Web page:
"From the moment Jason walked into my office I have enjoyed his contagious personality. He lit up any room he entered. He was always quick to make you laugh or to cheer you up if you were having a bad day. He knew how far he could push to get what he wanted without over stepping the bounds ... most of the time.  He was  as big as life itself. He lived life to the fullest and I believe enjoyed every minute of it. He was not only book smart, but he was also applied smart.  He could solve any problem put in front of him and was a true engineer. He will truly be missed."

Ashley Quimby, MSE Academic Advisor 

“Everyone’s life changed when Jason Stoker enrolled as a student in the Department of Materials Science and Engineering. There was no possible way not to know Jason….he was not just another student…..he was an individual that when he walked out of your office you realized that you would always remember him as he had touched your life and that memory would always be there.   I had the opportunity to work closely with Jason when he was assigned to work in the Materials Characterization Lab as the student supervisor.   Some of the equipment in the lab was showing signs of aging and needed “help” I gave Jason a list of contacts that he could call to have the necessary repairs done.   Jason looked at the list, gave it back to me and said I can fix that, remember I was a plumber before I became a student … not a problem, just give me your approval and I will take care of … and take care of it he did, time after time after time.   I finally told him he had more important things to do, like study and spending time with his family and he certainly needed some down time.   He just laughed, his contagious laugh, “don’t worry, I will make the time”… I loved his laugh and the many hours we talked and planned department business and the many times when he came in my office, limping or in a cast and I voiced my concern. He looked at me with his twinkling eyes, laughed and said ”I’m fine, I will heal, I was just having fun”.   Jason was brilliant, he was a true scientist and engineer. He loved visiting the schools teaching students of all ages the wonders of science and the excitement of being an engineer. Jason would do anything to help anyone. He loved his family and was so proud when his son was born. I will miss his visits, his enthusiasms and sometimes his frustrations … but I will never forget Jason.”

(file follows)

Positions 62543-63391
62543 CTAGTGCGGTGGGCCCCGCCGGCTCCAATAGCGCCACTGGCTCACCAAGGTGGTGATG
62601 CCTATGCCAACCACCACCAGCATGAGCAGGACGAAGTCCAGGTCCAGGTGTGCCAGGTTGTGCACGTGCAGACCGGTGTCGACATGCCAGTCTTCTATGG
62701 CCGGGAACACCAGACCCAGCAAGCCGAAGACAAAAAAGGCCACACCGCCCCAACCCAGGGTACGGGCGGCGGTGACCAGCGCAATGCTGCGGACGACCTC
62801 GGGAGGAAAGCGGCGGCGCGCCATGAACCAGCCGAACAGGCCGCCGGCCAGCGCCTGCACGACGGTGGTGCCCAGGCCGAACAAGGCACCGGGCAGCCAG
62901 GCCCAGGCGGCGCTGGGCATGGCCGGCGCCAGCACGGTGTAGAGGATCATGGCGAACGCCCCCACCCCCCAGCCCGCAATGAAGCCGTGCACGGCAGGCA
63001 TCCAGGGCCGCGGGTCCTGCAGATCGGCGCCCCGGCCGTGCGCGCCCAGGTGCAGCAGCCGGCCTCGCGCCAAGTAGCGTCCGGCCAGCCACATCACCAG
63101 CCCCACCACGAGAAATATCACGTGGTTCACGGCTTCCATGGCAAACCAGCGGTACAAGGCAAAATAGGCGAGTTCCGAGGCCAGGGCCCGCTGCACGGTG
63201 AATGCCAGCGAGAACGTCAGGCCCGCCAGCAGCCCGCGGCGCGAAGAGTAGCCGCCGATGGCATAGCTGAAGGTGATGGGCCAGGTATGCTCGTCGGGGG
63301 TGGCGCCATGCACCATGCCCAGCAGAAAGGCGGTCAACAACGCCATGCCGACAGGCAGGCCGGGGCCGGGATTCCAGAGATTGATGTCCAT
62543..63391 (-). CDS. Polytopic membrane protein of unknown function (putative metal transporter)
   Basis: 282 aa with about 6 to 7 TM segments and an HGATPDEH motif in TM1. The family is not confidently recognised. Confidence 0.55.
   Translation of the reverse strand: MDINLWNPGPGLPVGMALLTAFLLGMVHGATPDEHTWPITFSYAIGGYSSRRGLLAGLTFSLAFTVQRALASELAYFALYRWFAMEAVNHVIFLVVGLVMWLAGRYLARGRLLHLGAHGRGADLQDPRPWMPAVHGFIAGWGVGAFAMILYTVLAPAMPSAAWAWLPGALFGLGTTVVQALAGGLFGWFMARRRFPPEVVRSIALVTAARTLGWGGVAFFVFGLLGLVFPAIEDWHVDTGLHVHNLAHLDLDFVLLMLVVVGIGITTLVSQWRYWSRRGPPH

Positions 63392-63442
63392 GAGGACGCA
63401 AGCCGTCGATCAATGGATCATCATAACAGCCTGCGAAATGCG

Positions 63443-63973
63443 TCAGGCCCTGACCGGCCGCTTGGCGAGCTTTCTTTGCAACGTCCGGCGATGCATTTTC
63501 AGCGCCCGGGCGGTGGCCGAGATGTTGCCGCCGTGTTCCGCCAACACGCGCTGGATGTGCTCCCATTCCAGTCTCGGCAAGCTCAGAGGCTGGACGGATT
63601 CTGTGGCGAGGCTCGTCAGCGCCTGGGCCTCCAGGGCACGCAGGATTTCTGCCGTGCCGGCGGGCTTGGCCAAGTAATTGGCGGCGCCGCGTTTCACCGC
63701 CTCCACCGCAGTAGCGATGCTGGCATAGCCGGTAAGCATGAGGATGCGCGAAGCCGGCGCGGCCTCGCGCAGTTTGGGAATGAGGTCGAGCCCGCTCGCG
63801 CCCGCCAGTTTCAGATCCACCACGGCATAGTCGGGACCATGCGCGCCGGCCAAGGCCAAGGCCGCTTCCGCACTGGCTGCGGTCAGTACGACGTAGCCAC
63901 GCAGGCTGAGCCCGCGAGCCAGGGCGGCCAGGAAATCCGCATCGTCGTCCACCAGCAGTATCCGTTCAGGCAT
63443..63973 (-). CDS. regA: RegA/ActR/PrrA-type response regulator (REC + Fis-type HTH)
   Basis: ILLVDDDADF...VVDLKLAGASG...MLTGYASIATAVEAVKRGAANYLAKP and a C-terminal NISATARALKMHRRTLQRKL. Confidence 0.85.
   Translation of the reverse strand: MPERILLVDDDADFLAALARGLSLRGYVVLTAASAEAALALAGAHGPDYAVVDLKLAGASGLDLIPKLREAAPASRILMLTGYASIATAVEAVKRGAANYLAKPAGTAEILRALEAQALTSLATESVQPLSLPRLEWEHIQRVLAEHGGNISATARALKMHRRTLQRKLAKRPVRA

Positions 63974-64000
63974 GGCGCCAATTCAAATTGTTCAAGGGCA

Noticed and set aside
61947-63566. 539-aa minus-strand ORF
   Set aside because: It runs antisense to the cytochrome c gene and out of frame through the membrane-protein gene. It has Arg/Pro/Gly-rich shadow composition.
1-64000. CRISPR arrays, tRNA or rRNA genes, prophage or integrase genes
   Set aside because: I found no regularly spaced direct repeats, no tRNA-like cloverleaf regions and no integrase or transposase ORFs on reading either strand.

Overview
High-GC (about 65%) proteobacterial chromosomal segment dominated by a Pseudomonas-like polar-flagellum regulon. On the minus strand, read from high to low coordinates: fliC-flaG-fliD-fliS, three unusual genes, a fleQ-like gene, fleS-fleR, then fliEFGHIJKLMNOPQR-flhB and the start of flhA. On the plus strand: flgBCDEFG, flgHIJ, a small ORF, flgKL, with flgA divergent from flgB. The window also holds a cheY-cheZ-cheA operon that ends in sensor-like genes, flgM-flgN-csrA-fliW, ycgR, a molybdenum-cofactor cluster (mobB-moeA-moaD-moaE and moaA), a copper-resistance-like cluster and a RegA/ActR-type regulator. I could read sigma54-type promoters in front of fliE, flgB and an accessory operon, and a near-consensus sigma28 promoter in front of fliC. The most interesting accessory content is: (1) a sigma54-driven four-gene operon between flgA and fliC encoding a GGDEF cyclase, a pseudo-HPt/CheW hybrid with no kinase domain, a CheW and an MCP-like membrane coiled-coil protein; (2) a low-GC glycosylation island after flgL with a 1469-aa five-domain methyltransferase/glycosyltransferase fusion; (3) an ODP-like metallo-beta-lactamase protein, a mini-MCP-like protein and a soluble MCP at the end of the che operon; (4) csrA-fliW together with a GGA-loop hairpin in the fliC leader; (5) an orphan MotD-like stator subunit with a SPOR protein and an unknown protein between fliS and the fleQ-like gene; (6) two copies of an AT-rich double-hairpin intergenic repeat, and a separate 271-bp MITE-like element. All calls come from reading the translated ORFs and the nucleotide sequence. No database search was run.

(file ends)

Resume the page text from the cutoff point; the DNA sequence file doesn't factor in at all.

Marilyn Bishop, MSE Administrative Officer